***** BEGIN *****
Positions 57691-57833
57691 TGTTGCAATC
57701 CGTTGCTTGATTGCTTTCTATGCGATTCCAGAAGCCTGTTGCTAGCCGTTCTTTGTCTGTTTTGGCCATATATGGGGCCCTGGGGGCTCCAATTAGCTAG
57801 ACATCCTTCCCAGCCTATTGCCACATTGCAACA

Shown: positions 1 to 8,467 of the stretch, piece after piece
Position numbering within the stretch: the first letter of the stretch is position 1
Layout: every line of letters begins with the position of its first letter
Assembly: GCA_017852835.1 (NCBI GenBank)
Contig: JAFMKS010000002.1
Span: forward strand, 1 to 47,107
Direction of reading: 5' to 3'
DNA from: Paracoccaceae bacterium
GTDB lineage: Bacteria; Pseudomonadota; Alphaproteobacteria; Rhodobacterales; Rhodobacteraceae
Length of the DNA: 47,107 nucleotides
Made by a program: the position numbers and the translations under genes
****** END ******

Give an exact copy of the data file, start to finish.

Positions 57691-57833
57691 TGTTGCAATC
57701 CGTTGCTTGATTGCTTTCTATGCGATTCCAGAAGCCTGTTGCTAGCCGTTCTTTGTCTGTTTTGGCCATATATGGGGCCCTGGGGGCTCCAATTAGCTAG
57801 ACATCCTTCCCAGCCTATTGCCACATTGCAACA

Shown: positions 1 to 8,467 of the stretch, piece after piece
Position numbering within the stretch: the first letter of the stretch is position 1
Layout: every line of letters begins with the position of its first letter
Assembly: GCA_017852835.1 (NCBI GenBank)
Contig: JAFMKS010000002.1
Span: forward strand, 1 to 47,107
Direction of reading: 5' to 3'
DNA from: Paracoccaceae bacterium
GTDB lineage: Bacteria; Pseudomonadota; Alphaproteobacteria; Rhodobacterales; Rhodobacteraceae
Length of the DNA: 47,107 nucleotides
Made by a program: the position numbers and the translations under genes